Lords completes final check of Domestic Abuse Bill
25 March 2021
The Domestic Abuse Bill completed its third reading, a chance for members to make sure the eventual law is effective, workable and without loopholes, in the House of Lords on Wednesday 24 March.
- Catch up on Parliament TV
- Read the transcript in Lords Hansard
- Bills and legislation: Domestic Abuse Bill
- Explore the Lords Library briefing
- What is third reading?
Members discussed one drafting amendment to include the full name of the new law in a clause regarding the monitoring of pepretrators. This amendment was agreed to without a vote.
Members also discussed the progress of the bill through the House at its conclusion of Lords stages.
Lords report stage day four: Wednesday 17 March
Members discussed subjects including the Ending Violence Against Women and Girls Strategy and the investigation of links between online pornography and domestic abuse. Members also asked the government to think again on victim protection under the Istanbul Convention. Members also reached a compromise with the government regarding the recording of crimes motivated by sex or gender.
- Catch up on Parliament TV
- Read the Lords Hansard transcript
- Lords divisions (votes) results
- What is report stage?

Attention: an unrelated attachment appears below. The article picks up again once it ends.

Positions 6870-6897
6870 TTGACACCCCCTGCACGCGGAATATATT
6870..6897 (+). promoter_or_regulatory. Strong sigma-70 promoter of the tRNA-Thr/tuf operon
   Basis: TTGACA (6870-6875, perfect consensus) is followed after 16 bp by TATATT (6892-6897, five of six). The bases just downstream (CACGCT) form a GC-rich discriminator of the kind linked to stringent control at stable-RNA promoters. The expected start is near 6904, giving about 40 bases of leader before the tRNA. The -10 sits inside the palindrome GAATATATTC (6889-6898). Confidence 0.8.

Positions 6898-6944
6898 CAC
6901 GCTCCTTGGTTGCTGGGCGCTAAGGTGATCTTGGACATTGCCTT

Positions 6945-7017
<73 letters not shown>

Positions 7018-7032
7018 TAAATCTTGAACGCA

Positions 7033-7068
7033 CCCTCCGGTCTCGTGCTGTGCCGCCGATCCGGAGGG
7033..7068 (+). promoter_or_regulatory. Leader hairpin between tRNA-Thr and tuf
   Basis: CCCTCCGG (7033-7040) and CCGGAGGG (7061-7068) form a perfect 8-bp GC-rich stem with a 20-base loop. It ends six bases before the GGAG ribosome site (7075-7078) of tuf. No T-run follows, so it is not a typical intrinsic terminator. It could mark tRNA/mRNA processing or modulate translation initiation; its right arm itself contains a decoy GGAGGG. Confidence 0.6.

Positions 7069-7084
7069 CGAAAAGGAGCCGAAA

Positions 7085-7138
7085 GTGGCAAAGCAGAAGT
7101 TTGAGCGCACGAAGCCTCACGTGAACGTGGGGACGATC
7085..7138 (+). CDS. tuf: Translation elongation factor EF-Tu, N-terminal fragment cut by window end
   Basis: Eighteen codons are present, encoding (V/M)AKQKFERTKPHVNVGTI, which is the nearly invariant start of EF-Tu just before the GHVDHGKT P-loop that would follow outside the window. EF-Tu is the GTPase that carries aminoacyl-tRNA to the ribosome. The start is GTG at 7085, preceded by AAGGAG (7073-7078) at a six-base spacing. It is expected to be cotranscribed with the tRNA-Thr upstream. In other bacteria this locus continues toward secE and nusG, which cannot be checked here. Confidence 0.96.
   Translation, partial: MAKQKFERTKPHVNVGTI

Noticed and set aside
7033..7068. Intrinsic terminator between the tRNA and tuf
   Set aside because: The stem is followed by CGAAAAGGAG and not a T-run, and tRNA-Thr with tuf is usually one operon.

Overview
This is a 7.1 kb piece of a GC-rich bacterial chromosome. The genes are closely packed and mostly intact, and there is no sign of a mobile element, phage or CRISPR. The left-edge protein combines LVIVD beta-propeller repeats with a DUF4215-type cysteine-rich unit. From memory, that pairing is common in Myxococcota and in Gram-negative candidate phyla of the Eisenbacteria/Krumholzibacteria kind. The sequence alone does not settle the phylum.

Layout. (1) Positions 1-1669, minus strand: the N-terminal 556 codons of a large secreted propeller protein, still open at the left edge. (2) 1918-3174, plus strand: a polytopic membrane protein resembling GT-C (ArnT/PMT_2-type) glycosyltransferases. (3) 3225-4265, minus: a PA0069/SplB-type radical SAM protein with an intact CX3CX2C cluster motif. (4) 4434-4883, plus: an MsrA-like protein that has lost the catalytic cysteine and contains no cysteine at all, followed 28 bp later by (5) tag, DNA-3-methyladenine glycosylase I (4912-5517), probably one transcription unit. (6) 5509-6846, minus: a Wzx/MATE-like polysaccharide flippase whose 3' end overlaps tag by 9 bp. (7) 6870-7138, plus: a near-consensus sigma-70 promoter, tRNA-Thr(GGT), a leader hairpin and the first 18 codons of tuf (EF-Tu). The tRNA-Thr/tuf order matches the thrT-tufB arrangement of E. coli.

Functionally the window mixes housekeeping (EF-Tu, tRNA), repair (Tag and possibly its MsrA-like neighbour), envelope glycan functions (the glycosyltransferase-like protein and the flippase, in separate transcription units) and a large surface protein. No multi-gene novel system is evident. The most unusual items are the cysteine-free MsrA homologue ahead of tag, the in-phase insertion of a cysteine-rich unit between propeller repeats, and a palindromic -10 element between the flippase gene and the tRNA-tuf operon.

There were two divisions (votes) on proposed amendments (changes) to the bill.
The first vote was on amendment 87, which ensures all victims of domestic abuse are protected, regardless of their status, in line with the Council of Europe Convention on preventing and combating violence against women and domestic violence, known as the Istanbul Convention.
Members voted 310 in favour and 232 against, so the change was made.
The second vote was on amendment 87A, which demands an investigation into any link between online pornography and domestic abuse, with a view to bring into effect the age verification regime in the Digital Economy Act 2017 as a means of preventing domestic abuse.
Members voted 125 in favour and 242 against, so the change was not made.
Third reading, a chance for members to make sure the eventual law is effective, workable and without loopholes, is scheduled for 24 March.
Report stage day three: Monday 15 March
- Catch up on Parliament TV
- Read the Lords Hansard transcripts part one and part two
- Lords divisons (votes) results
There were three divisions (votes) on proposed amendments (changes) to the bill.
Data sharing for immigration
The first vote was on amendment 67. It requires the government to ensure that personal data of migrant domestic abuse surviors, which is given for seeking or receiving support and assistance, is not used for immigration control purposes.
Members voted 321 in favour and 262 against, so the change was made.
Leave to remain for migrant victims
The second vote was on amendment 70. It seeks to provide migrant victims of abuse with temporary leave to remain and access to public funds, for a period of no less than six months, so they can access support services while they flee abuse and apply to resolve their immigration status.